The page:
Compassion, sympathy: PAPD’s Sgt. Heather Rowe named Officer of the Year
Published 12:15 am Saturday, October 12, 2019
Heather Rowe has spent her career helping others and now has found her niche.
Rowe, a Port Arthur police sergeant, spent 17 years with the department and is now leading the Mental Health Program.
Her work has not gone unnoticed by her peers and last week she was named PAPD Officer of the Year.
She has long seen the need for mental health training for police officers and in 2005 laws were changed upping the number of hours officers were required to have in crisis intervention training. She had already spent time on patrol and worked in the street crimes division doing everything from graffiti cleanup to prostitution stings to gambling stings and more.
She’s happiest where she is now.
How it began
The department’s Mental Health Program was pretty much spearheaded by Rowe, according to information from the department presented at the awards ceremony.
She saw the need — knowing that first responders regularly encounter people with mental health issues who are in crisis — that with proper assistance such as diagnosis, treatment and follow-up will help reduce incarceration and hospitalization rates.
She got the green light to research the issue and gave the information to Chief Tim Duriso. The department’s program was launched in April.
Then came the obvious need to partner with Spindletop Center and on Sept. 24 Rowe was approved to act as mental health liaison, teaming with Qualified Mental Health Professional Lauree Chapman at Spindletop.
What she does
Though Rowe is still a PAPD sergeant, as liaison she has an office inside the Spindletop Center in Port Arthur alongside Chapman.
A police radio sits on her desk, along with a daily planner and laptop. The room is pretty sparse sans desks and chairs and a bouquet of colorful flowers. Tall, narrow windows give a view of trees.
“The ultimate goal is to get with mental health clients before they go into crisis and continue to work with them by doing follow-ups,” Rowe said.
The follow-up could include bringing the client to appointments, getting their medication and directing them to other services.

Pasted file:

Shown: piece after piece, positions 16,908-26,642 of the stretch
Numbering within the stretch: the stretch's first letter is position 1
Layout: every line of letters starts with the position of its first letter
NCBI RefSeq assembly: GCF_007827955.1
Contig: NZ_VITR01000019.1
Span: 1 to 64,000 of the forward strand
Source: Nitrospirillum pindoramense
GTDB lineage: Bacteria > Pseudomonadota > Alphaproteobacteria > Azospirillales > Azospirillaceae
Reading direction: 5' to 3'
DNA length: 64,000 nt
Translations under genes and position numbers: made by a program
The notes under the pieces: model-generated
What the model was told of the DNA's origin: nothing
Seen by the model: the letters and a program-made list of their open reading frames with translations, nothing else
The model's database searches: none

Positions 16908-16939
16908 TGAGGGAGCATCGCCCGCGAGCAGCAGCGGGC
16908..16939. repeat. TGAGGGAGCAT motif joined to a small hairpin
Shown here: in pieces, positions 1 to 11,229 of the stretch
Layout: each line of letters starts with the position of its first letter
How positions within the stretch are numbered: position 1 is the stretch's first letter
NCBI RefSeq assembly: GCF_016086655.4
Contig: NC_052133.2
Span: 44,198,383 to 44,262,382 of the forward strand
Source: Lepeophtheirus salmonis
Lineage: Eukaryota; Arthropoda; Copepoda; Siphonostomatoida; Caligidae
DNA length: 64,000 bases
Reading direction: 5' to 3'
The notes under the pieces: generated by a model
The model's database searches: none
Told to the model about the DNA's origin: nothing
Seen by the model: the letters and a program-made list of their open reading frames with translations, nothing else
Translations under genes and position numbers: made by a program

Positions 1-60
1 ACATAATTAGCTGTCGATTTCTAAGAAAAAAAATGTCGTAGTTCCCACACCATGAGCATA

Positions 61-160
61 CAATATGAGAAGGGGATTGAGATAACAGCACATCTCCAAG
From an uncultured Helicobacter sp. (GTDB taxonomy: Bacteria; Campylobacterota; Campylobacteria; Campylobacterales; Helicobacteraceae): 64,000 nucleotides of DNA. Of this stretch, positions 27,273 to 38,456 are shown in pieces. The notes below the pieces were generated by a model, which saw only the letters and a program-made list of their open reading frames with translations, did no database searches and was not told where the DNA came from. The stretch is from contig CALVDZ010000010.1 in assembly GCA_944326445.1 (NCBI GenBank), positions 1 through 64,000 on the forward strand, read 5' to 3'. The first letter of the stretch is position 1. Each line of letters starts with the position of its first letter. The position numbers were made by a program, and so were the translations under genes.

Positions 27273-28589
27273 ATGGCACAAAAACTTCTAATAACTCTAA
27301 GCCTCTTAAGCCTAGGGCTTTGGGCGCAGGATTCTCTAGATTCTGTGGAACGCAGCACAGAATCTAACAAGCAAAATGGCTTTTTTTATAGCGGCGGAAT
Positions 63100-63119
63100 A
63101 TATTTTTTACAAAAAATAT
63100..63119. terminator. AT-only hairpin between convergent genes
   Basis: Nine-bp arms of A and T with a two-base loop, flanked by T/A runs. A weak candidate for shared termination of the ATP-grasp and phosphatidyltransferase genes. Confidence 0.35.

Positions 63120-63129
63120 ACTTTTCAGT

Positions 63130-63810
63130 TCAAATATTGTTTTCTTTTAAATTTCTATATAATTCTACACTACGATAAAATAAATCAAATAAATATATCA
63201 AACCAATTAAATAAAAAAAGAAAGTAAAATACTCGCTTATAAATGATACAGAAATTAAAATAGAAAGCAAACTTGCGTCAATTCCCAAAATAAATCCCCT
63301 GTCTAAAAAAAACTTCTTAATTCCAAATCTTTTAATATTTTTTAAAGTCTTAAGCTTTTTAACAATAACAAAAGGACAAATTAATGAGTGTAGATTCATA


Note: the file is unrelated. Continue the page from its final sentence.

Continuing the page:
She said they try to keep a good relationship with everyone they work with.
“We build a relationship to see what kind of services they need. To see if their immediate needs are being met,” she said. “A lot of times we have people who not only need to get into the mental health system but they don’t have anywhere to live. So we’re helping meet other types of needs. Obviously it affects your mental health if you have no place to sleep or nothing to eat that night.”
Chapman interjects into the conversation, explaining their goal is to divert people with mental health issues away from jails and inpatient hospitals if at all possible, and the way they do this is through immediate crisis intervention.
“Be compassionate and sympathetic to what they are going through, as well as knowledgeable, and then they have the ability to continue that relationship for as long as that person needs to keep them out of crisis,” Chapman said.
Rowe wears what she calls a “soft uniform,” not the regular uniform you would see on an officer out on the streets. She identifies herself as a police officer then asks to be called by her first name.
“I want them to become comfortable,” Rowe said. “I don’t want them to see me as another cop they’re dealing with. I’m someone that, my whole job is to help them get to where they need to be.”
A lot of the time the people they come in contact with have had negative experiences with law enforcement and this is the first step, the women said, in establishing a better relationship in general and letting the person know they can trust law enforcement.
Making a difference
Chapman enjoys the partnership with Rowe.
“The way it works for me, not only is she trained in mental health, which is amazing and great, but she is here to keep everybody safe and make sure all the rules and laws are being followed,” Chapman said. “So, she brings comfort to me knowing I can walk into a situation and know whether it’s safe or not and that allows me to do my job better.”
Rowe knows she’s making a difference. They have had clients go from being in a crisis to being a fully productive member of society and hold down a job.
“It’s really cool to see. That’s where we are right now. Starting to see the fruits of our labor,” Rowe said. “We both love our job, love what we do and it’s very gratifying to see that you actually make a difference in someone’s life.”
Rowe doesn’t take all the credit for the success — it takes a lot of work on the individuals’ ends. And now she’s starting to get feedback from those she’s helped or their families though she can’t talk specifics.
She loves her job as a police officer and she feels this is the role she belongs in.
“Chasing dope wasn’t my thing,” she said of some of her earlier assignments. “There are guys and girls that that is their niche. This is satisfying to me. It makes me feel like I have a purpose. This is probably the first time in a long time I feel like I’m making a difference as a police officer.”